Reagan has keys to the KU offense and baby, that's him driving

Reagan has keys to the KU offense and baby, that's him driving

Published Aug. 7, 2014 4:37 p.m. ET

LAWRENCE, Kan. -- Julia Child hands you the knife. Dario Franchitti offers to ride shotgun. Ian Gillan leans over and declares that dude, you should be singing lead on this one.

Charlie Weis calls you and says, Run my offense. Complete autonomy. Hands-off. Your show.

Hey, if you were John Reagan, you'd do a double take, too.

"When I got it, we were in the midst of a championship run (at Rice)," Reagan, Kansas' new offensive coordinator, said Thursday, which was "Camp Reporting" day for the 2014 Jayhawks. "And so I certainly was flattered by it. I was really excited about it and was able to stay focused on finishing what we were doing.


"But I don't bring the same perspective and approach that all of you (in the media) do it, without any history. And it's been exactly what I expected since I've been here."

The master chef is still running the restaurant, but he's effectively locked out of the kitchen. Weis says he doesn't go to offensive meetings. Says that he doesn't fiddle with the playbook, the personnel, or the play-calling in general.

"I had nothing to do with it," Weis said Thursday.

Really? Nothing?

"I'm not saying it's them-versus-me," the head coach continued. "If I hire him and then I'm in there all the time, I'm defeating the whole purpose. Then they're saying, 'Weis can't help himself.' That's why I hired the guy."

This isn't just a big deal. When Weis brought Reagan -- a much-respected former offensive line coach with the Jayhawks who had been the Owls' coordinator the past three seasons -- up north, it was a tectonic plate shifting, personally and professionally. Weis is an offensive guru by trade, a guy who, despite his head coaching resume, won four Super Bowls, a guy who helped make Matt Cassel look like a Pro Bowl quarterback with the Chiefs in 2010. Whatever you think of Weis as a collegiate figurehead, the man's NFL track record is comparatively sterling.

But facts, as they say, are facts: According to the stat-tracking blog at, KU ranked 111th in the Football Bowl Subdivision in points per drive against FBS opponents (1.43) in 2012 -- and dipped to 122nd in 2013 (0.89). Reagan's Owls, meanwhile, checked in at 64th and 60th, respectively. KU's first-down rate, as charted by, ranked 91st in 2012 and 122nd in '13; Rice: 55th and 48th.

"I think what we're doing on offense (now) gives us a better chance to win," said Weis, who has won only four of his first 24 contests in Lawrence. "And if it didn't (give) us a better chance to win, we wouldn't have made the change that we did."

Weis did not "fire" himself as play-caller so much as divest himself of something that was going nowhere fast. So, hey, if nothing else, give him credit for that.

"I think that the No. 1 thing to being a successful football coach is the ability to change and adapt," Reagan said. "Not necessarily to change for change's sake, but to adapt and therefore change when you need to."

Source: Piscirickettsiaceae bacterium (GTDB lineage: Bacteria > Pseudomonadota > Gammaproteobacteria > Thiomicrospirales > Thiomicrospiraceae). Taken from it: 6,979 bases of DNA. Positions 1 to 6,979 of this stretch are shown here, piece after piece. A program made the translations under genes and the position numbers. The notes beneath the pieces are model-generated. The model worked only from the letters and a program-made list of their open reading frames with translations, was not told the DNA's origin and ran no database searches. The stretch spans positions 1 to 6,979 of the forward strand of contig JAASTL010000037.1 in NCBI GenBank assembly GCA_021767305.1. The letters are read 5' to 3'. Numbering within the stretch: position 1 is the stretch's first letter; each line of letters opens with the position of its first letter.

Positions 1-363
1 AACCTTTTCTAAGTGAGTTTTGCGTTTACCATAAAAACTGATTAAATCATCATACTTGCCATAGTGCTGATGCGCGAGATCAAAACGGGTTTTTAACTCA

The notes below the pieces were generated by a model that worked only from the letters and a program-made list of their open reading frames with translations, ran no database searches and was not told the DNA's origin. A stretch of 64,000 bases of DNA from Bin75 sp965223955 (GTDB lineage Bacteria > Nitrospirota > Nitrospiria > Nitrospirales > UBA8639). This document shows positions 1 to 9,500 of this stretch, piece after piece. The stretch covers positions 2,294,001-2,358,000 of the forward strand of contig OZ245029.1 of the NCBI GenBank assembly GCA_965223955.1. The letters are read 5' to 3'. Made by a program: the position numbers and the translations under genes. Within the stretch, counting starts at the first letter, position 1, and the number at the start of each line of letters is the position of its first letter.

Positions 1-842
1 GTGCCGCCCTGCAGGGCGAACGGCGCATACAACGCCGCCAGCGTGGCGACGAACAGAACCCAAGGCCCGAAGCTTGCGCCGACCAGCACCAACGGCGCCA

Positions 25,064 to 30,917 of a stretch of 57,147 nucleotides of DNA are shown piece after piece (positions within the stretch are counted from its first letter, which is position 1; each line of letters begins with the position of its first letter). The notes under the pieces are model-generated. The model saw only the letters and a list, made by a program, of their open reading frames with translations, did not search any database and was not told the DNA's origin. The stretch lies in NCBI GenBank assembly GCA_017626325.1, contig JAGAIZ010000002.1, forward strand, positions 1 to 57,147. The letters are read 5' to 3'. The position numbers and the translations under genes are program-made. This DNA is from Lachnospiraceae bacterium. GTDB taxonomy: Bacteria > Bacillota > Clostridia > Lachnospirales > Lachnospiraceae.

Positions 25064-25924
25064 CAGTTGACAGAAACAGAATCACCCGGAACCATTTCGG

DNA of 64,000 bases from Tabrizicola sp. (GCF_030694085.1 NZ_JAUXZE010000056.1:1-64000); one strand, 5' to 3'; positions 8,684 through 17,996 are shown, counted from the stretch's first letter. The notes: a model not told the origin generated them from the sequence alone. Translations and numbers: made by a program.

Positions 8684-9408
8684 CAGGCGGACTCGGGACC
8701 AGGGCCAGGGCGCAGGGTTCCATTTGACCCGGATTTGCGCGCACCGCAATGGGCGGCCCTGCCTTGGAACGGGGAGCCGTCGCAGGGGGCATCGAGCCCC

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This change, suffice it to say, was needed. And as CEO of the operation, Uncle Charlie isn't entirely hands-off -- he's "literate" with the terminology, so all the decision-makers can get on the same page with what's coming, when, and why.

"I'm literate with the defense," Weis said. "I'm just not going to tell them what to call."

So far, so good. Apparently. Weis says he likes that Reagan is a run-first guy -- the spread is, after all, a term that's more about formation than philosophy; the most effective practitioners often use the space it creates to set up the ground game as much as the aerial one. As its use has trickled down to the preps and up to the pros, dual-threat quarterbacks who can exploit defense with their athleticism aren't the exception anymore. They're the norm.

"If we throw it 70 times," Weis quipped, "it's because we're down by 50."

To localize that concept somewhat, Jake Heaps is out, Montell Cozart is in. For a read-option game, the threat of the quarterback run, a legitimate quarterback run, is the base of the entire operation.

"Montell will fit John's scheme much more than Montell would fit my scheme," Weis said. "In (Reagan's) scheme, he's another guy you have to defend."

That's the foundation of what Reagan ran at Rice, the base of what Reagan wants to start stirring on Mount Oread. That cockpit, Cozart fits.

"With where we are in the development of who we are as an offense, it's probably even more important right now," Reagan said. "You need a guy with the ball in their hands who can erase the mistakes of other players. And we felt (Cozart) can do that."

If there's a mantra for a read-option quarterback in 2014, that statement sums it up as well as anything, nutshell and all. Football still isn't basketball in terms of the scale to which one gifted individual can disproportionately change the entire complexion of a contest, but the right dual-threat signal-caller, an elite dual-threat guy, is awfully close. Make them fear the passer as a runner. Make them defend the whole field, boundary to boundary.

"I don't think you hire somebody to take over an offense and not do that," Reagan continued. "And so I never wavered, I never was concerned by it.

"He always asks me, 'You know, are you surprised?' And I said, 'I'm not really surprised. I think everybody else might be, but I'm really not.' I never wavered on it, or questioned it.

"The one thing I believe about (Weis), without a doubt, is that he is painfully honest, sometimes. And so I never doubted that he was telling me the truth from the start."

Reagan, like Weis, deals in reality, the world of truth. The trick now is to create one that doesn't hurt so dang much.

You can follow Sean Keeler on Twitter at @SeanKeeler or email him at